By Maggie Catlow

I’m a creature of habit when it comes to food, so the suggestion of a diet or detox fills me with anxiety as I imagine that it would be living like I’m cast on Survivor with small rations of rabbit food. It may sound dramatic but I don’t think I’m the only one who feels overwhelmed at the thought of stepping out of their comfort zone by changing up their diet.

This is why it is recommended to integrate small changes to your meals that ultimately make a big difference to your overall health, happiness and waistline. It’s not a revolutionary concept, so I won’t take full credit for it, but I will advocate that you don’t need to be an extremist to feel noticeably better about yourself.

Here are a few simple nutritional changes that you can make today:

Why you should broth’er with bone broth

Why you should broth’er with bone broth

By Maggie Catlow

Nutritionists, naturopaths and health coaches are sipping on bone broth and singing its praises as a super elixir for good health.

Animal bones including the likes of beef, chicken or turkey can be roasted then simmered with vegetables for a couple hours to make a simple, nutritious meal for the whole family.

While the thought of brewing bones may not sound too appetising initially, I’ve heard time and time again from those who look a picture of health that it’s a delicious healer, promoting speedy recuperation from illness. We have all heard our grandmother’s wise saying that ‘chicken soup is good for body and soul’ and considering the nutrients bone broth contains, it’s a valid statement.

5 everyday indulgences you don’t have to give up

5 everyday indulgences you don’t have to give up

By Maggie Catlow, Brisbane Clinic

Starting the year fresh doesn’t have to mean starting a journey down Struggle Street.  Eliminating your favourite foods in strive of good health is never the best idea as sacrificing tasty treats usually leads to internal dissatisfaction. You can have your cake and eat it too, all you have to do is make simple modifications in your cooking and food preparation.

The resolution road to fitness in 2016

The resolution road to fitness in 2016

“My shoulders hurt, my knees hurt, and I think I twinged my back. I’ll just take today off, tomorrow off… oh well, no point now, I’ll leave it ‘til next year.”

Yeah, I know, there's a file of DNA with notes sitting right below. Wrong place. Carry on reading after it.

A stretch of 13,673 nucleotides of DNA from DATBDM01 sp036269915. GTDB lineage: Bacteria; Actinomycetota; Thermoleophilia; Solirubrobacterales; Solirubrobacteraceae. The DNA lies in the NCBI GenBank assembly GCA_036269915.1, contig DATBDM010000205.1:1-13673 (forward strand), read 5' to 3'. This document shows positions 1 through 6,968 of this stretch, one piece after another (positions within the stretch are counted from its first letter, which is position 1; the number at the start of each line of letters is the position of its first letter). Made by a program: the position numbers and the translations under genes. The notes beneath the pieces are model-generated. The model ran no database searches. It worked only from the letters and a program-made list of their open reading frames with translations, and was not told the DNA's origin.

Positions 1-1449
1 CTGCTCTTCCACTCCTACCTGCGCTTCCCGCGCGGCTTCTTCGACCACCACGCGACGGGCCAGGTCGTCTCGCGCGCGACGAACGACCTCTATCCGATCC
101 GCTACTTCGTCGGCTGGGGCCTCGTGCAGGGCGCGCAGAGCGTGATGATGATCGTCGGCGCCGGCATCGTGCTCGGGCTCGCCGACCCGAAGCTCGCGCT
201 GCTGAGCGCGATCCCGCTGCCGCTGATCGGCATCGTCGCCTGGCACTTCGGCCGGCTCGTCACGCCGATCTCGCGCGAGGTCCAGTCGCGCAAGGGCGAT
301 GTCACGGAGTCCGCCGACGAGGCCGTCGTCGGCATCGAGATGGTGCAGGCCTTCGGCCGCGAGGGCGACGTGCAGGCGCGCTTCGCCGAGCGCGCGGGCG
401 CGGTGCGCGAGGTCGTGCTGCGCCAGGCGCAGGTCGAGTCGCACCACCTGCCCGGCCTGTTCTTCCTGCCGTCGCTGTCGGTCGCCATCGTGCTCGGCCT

Sound familiar? A few short days ago you made a resolution to get active. Maybe you gained weight, maybe you’ve been tired and everything’s an effort, or maybe you just want to improve your overall health and fitness. Perhaps you’re planning to finally run that marathon, or enter the Tough Mudder. Last year you tried it, and the year before that; you pulled on your Lycra and smashed out one solid week worth of exercise.

Vietnamese chicken rice noodle rolls

Vietnamese chicken rice noodle rolls

This fresh recipe is perfect for summer! Vietnamese chicken rice noodle rolls are full of healing ingredients and can be created in a flash, making them an easy lunchbox snack.

How to stay hydrated over Summer

How to stay hydrated over Summer

The silly season is underway. There are work parties, family celebrations and more, with an abundance of food and drinks everywhere you look.

This time of year begs the question, “how can I stay healthy and still enjoy the festivities?”

If you’ve ever asked this question, we have two easy tips to help keep healthy over Summer.

  1. Drink plenty of fluids; and by fluids, we mean water.
    Increase your intake especially if you’ve been drinking alcohol. It will help flush your system aiding detoxification and hydration.
  2. Drink green smoothies and freshly squeezed vegetable juices.
    They will give you much needed nutrients, hydration and nourishment. Your digestive system will thank you for the TLC!

Need a tried and tested green smoothie recipe? No Problen! Here is one of our favourite green smoothie recipes to get you inspired.

Lime and Coconut Green Smoothie (Serves 2)


  • 3/4 cup raw coconut water
  • 1/2 cup raw coconut meat
  • 2 cups spinach
  • 1 medium avocado
  • 1/2 medium cucumber, chopped
  • 2 teaspoons grated lime zest
  • 2 limes, peeled and halved
  • 1 teaspoon minced ginger
  • 1 1/2 cups ice


  1. Throw all of the ingredients in a blender and blast on high for 30 to 60 seconds until smooth and creamy.
  2. Pour the smoothie into a cup or jar and enjoy immediately.
This article provides general information and is not intended to constitute advice. All care is taken to ensure information is accurate and relevant. Please see your Practitioner for health treatments and advice.
An alternative way to detox and de-stress